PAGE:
• 20 cups of water. If your home tap water is good to drink, it’s okay to use it for brewing. However, store-bought spring water is preferred.
  • 8 cups of sugar (yup, the stuff you sprinkle on your cereal in the morning).
  • 3-4 oranges (zest and juice)
  • 1 lemon (zest and juice)
  • 1 yeast nutrient
  • 1 packet of wine yeast

If you have spent anytime whatsoever during this lockdown period learning how to brew your own beer, chances are there is a fermenter lying around that can be used for dandelion wine. If not, never fear. You can purchase one on Amazon for under $15 that comes with everything you need to make one gallon. They’re cheap, so buy two. You’re going to need another one to store the wine in for another round of fermentation.

While you’re at it, go ahead and get a restaurant-grade, no-rinse sanitizer (I use this one). We want to make sure that our fermenting equipment is free of bacteria, proteins, and other toxins for the best possible brew.

Once you’ve got everything assembled, all you have to do is follow these eight simple steps.

  1. Get the water boiling in a large pot (that pot you use for chili isn’t getting much attention in the summer, so use that).
  2. While the water boils, sanitize the fermenter and anything else (stirring utensils, etc.) that will touch your brew. It has been said that many mistakes can be made when brewing and most of them are attributed to poor sanitation. When it doubt, just sanitize it.
  3. In your sanitized fermenter, add the dandelions, all of the zest and juice from the oranges and lemon, and the yeast nutrient. Now, pour in the water you just boiled and let stand.
  4. Meanwhile, dissolve the wine yeast in a separate bowl with warm water and let cool for a couple of hours.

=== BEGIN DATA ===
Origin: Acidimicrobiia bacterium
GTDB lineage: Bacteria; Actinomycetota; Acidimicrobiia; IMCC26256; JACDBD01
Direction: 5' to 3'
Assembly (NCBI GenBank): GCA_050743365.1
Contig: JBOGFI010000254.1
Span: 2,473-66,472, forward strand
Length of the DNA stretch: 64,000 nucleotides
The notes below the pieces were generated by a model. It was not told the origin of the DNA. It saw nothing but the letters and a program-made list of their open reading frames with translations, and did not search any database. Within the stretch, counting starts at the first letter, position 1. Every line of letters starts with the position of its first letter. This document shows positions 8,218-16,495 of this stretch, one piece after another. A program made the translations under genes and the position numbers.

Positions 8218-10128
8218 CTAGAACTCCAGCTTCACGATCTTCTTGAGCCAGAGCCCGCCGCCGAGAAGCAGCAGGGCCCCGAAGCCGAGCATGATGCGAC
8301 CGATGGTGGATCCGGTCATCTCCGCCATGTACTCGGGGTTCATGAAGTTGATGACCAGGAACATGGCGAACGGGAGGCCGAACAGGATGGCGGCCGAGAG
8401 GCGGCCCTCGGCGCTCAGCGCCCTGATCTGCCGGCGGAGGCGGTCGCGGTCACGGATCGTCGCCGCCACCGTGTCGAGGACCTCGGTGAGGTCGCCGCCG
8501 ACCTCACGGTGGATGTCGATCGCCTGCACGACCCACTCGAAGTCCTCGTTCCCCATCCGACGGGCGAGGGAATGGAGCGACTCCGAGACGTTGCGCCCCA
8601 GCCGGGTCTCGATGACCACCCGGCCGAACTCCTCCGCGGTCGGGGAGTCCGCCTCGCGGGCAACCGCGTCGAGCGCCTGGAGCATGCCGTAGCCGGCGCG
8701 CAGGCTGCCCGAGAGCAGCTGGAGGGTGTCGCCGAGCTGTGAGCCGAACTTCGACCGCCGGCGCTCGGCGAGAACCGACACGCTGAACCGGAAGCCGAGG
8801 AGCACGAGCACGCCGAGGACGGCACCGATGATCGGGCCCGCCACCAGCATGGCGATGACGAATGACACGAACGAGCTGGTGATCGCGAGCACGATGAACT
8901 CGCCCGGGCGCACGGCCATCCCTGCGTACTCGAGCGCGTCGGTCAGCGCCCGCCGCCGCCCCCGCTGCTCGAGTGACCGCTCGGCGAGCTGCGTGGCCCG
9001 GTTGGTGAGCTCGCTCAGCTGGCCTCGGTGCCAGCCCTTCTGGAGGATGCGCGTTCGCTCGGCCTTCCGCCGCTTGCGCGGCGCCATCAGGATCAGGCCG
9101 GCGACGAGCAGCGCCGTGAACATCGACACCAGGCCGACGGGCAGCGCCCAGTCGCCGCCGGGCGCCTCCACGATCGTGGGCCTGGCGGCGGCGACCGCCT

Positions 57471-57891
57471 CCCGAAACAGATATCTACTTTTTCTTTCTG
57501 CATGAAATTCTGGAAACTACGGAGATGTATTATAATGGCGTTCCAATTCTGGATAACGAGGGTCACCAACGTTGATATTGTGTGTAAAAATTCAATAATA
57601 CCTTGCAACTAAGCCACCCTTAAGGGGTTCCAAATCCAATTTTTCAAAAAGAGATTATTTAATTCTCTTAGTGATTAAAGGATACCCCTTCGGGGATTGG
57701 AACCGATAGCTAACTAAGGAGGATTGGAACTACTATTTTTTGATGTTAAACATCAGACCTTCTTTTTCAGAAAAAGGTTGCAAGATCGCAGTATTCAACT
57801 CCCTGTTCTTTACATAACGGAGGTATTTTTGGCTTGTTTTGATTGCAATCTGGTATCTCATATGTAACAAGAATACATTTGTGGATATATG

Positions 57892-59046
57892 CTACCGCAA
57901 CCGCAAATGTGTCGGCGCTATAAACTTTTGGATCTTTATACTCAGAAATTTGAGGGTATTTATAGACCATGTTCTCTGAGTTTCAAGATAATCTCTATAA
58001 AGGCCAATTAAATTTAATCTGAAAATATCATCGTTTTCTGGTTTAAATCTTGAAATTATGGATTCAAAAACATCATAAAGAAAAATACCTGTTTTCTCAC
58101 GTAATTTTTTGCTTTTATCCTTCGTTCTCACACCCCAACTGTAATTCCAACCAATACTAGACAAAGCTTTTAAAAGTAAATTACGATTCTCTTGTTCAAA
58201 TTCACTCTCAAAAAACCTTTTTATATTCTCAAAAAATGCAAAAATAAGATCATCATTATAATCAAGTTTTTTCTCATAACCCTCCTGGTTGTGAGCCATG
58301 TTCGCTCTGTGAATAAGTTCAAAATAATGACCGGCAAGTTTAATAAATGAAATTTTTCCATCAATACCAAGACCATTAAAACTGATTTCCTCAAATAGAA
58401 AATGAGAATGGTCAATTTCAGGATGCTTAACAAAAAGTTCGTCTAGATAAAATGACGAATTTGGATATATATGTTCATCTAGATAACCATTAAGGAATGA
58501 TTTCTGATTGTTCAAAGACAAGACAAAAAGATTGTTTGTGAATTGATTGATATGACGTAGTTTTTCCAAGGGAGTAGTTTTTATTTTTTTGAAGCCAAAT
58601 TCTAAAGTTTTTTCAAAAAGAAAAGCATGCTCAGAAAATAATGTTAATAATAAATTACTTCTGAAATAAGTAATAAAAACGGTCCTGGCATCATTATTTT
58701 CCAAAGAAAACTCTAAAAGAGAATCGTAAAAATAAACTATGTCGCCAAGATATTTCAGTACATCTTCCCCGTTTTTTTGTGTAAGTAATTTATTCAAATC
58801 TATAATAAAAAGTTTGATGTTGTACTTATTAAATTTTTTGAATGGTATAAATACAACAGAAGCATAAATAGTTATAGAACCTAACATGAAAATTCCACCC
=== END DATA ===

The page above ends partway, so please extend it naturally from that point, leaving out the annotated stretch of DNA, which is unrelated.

5. Dump the yeast solution into the fermenter. Top it off with cold water if needed, leaving about an inch of space at the top. We want to allow some room for our brew to start breathing once the yeast starts devouring the sugar and turning it into alcohol.
  6. Add about a tablespoon of water to the airlock, insert it into the bung on the lid, and tighten it down. That’s about as sexy as brewing dandelion wine gets for a few months, fellas. Store the brew in a dark, warm space (no sunlight) so it can start to work its magic. In a couple of days, you’ll notice the fermenter starting to foam and the water in the airlock will be bubbling like crazy. All this means is you are well on your way to having made dandelion wine. Let the brew sit for about three weeks.
  7. After the three weeks is up, sanitize a secondary fermenter. Transfer the wine into it and store it in the same dark space for another eight weeks.
  8. Now, you’re ready to bottle it up. You’ll need wine bottles that can be corked. I recommend sanitizing each bottle (around 2 minutes each) and allowing them to dry on a rack before getting down to business. From there, siphon the wine into the bottles and cork them. That’s about it.

Unfortunately, it’s going to be several months before you get to enjoy the drunkenness of your labors. Dandelion wine must be stored in a cool spot (basements are ideal) to age for six months before it is ready for consumption. You might be able to get away with only aging it for two months, but I wouldn’t risk it. Leave it alone for as long as possible.

Back in the day, we typically brewed for the following summer. That means the dandelion wine you make in the next month or so will be at the right maturity for drinking once the flower starts to bloom again next year that you can use to toast the start of a new annual tradition.